Guidelines for Risk and End of Life Decision In Health Care and Nursing Education

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Health Care and Nursing Education and Guidelines for Risk and End of Life Decision

Guidelines for Risk and End of Life Decision In Health Care and Nursing Education

What Is Concept of Risk,Guidelines for  Risk In Health Care  and Nursing,End of Life Decisions Making In Health Care and Nursing.

What Is Concept of Risk

    Especially when the balance of potential harms and benefits from treatment options is close, patient understanding of numerical expressions of risk is central to health decision making. Yet, many current practices in expressing and communicating risk are not research based. For example, in the field of genetic counseling risk has traditionally been expressed in proportions (1 in 112) rather than in rates (8.9 per 1,000). 

    In two studies, understood rates were significantly better than they did proportions (Grimes & Snively, 1999; van Vliet, Grimes, Popkin, & Smith, 2001). Women with little formal education had difficulty understanding risks framed either way.

Guidelines for  Risk In Health Care  and Nursing

    The European Community guideline descriptions of risk very common, common, uncommon, rare, and very rare-led to significant overestimation of the likelihood of adverse effects (Berry, Raynor, Knapp, & Bersellini, 2003). And although drugs are exhaustively tested before marketing, the wording in the information sheets that accompany them is not tested at all.

    Visual communication of risk is often helpful. Line graphs are excellent for conveying trends, and pie charts help in depicting proportions. Figure 3.1 depicts a visual means of communicating risk. Another helpful approach is to use a common denominator. If risk is expressed as 1 in 25 or 1 in 200, individuals frequently think 1 in 200 is a bigger risk, presumably because the denominator is larger (Paling. 2003). Clearly, much work remains to be done in developing means of expressing risk reliably understandable by various populations.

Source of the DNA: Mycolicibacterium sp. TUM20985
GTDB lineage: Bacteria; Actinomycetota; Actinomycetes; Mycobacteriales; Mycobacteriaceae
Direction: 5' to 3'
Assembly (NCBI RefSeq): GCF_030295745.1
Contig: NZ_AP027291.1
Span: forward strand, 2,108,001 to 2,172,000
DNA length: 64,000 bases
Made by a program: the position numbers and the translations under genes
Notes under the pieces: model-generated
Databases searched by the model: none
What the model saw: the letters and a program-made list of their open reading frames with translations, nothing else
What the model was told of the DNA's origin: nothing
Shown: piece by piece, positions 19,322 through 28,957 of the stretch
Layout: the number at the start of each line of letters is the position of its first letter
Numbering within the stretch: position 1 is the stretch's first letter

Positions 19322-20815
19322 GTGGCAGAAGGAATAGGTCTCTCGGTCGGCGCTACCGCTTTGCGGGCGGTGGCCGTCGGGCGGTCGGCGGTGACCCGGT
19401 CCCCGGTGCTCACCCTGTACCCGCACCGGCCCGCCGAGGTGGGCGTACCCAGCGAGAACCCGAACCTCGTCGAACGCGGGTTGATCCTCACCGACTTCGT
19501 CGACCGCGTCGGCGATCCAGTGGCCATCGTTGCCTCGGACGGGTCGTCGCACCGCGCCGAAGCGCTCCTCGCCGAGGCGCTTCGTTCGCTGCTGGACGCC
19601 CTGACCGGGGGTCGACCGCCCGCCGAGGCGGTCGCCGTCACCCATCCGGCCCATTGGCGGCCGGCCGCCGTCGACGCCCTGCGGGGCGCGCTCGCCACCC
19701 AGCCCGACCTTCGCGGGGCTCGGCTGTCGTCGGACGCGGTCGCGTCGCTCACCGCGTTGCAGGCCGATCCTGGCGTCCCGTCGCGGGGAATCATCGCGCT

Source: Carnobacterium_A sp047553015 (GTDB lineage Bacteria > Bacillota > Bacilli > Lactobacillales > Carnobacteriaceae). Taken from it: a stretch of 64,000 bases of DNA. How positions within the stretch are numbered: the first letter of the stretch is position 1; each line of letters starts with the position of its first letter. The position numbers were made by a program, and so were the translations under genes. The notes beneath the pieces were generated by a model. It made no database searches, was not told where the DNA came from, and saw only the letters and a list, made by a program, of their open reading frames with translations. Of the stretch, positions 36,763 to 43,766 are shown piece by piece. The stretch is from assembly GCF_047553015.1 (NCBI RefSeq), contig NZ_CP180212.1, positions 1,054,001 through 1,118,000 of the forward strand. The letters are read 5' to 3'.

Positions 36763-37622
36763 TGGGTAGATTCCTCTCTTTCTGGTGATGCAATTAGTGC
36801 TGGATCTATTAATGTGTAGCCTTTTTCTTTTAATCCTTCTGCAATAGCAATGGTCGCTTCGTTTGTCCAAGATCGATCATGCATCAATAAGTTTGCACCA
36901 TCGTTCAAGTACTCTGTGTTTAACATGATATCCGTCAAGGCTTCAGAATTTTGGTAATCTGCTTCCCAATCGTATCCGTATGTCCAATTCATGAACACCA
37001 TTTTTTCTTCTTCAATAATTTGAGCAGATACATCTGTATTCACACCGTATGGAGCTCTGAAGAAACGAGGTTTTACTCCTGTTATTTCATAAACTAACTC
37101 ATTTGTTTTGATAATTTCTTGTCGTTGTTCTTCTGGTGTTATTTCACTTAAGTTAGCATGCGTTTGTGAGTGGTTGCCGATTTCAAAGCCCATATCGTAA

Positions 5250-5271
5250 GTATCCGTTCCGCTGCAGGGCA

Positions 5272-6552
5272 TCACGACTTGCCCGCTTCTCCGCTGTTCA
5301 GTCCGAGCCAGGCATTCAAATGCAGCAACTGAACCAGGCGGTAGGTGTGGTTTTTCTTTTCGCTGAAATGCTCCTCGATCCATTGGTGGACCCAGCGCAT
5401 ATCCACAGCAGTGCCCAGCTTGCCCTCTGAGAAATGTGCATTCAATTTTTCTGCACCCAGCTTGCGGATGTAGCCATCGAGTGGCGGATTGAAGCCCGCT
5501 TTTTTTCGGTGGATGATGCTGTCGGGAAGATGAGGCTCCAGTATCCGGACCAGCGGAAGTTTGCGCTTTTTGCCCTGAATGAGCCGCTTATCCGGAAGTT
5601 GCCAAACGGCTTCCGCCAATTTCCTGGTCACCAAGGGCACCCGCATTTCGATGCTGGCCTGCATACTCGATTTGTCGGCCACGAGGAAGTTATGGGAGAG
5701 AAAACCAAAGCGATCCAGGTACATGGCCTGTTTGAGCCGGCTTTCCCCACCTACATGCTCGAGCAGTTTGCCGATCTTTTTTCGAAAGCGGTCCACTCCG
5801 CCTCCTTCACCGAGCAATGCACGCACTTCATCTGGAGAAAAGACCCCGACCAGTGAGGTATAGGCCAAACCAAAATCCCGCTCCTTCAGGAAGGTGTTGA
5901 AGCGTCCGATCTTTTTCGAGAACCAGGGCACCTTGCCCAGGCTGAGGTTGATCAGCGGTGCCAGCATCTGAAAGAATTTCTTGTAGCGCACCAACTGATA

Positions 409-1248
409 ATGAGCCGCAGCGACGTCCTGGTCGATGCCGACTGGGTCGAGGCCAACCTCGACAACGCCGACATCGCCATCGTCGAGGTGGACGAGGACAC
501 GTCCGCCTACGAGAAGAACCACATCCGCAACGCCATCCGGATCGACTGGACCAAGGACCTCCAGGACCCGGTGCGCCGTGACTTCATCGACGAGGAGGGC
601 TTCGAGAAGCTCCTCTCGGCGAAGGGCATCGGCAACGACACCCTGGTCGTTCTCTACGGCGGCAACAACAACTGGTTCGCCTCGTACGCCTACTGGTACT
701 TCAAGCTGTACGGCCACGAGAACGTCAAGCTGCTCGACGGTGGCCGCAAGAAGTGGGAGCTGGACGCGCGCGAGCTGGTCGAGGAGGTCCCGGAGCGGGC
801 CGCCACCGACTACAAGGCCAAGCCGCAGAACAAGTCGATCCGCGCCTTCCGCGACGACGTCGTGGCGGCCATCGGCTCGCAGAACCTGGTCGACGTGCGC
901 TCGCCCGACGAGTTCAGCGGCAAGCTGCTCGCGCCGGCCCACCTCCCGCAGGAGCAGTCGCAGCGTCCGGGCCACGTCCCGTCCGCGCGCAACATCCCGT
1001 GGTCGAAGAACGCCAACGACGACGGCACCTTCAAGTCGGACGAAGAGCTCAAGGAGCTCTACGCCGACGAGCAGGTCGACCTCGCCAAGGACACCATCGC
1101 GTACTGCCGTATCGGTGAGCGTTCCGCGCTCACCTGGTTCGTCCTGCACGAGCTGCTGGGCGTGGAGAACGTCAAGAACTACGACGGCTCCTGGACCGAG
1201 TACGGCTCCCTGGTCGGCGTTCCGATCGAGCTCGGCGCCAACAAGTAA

End of Life Decisions Making I Health Care and Nursing 

    Two ways in which educational interventions can be of help in making end-of-life decisions include encouraging a higher completion rate of advance directives (ADs) and information in managing end-of-life care. Written materials alone fail to ensure completion of ADs. 

    Supplemented with educational interventions by health care providers, individualized information and counseling sessions, and use of videos and case scenarios result in higher completion rates. 

    Using such interventions, the Let Me Decide AD program showed a 49% completion rate among competent residents and a 78% completion rate among families of incompetent residents. Intervention in nursing homes resulted in fewer hospitalizations per resident and less resource use. As ever, this program did require investment in a full time staff member for 6-8 months (Molloy et al., 2000).

    At end of life, the balance between encouraging use of advanced supportive technology when it is of benefit, but limiting its burdens when it is ineffective, is frequently difficult to achieve. 

    Because it is difficult for patients and families to accept that technology has become ineffective or will not result in a functional outcome that is acceptable to the patient, access to palliative care is often delayed for dying critically ill patients, and they continue to consume a disproportionate amount amount of intensive care resources. 

    One trial (Lilly et al., 2000) educated patients and family about appropriate clinical milestones and held formal family meetings after the provider team had reached consensus that restoration of function or survival were unlikely. Failure to meet these milestones allowed patient and family to know that advanced supportive technology had been ineffective and that it was time to explore alternatives including palliative care. 

    Intensive communication in this intervention accomplished greater concordance among patients, families, and providers and resulted in fewer preterminal days of intensive care for dying patients. Because this trial was neither randomized nor double blinded, additional evidence must be sought.

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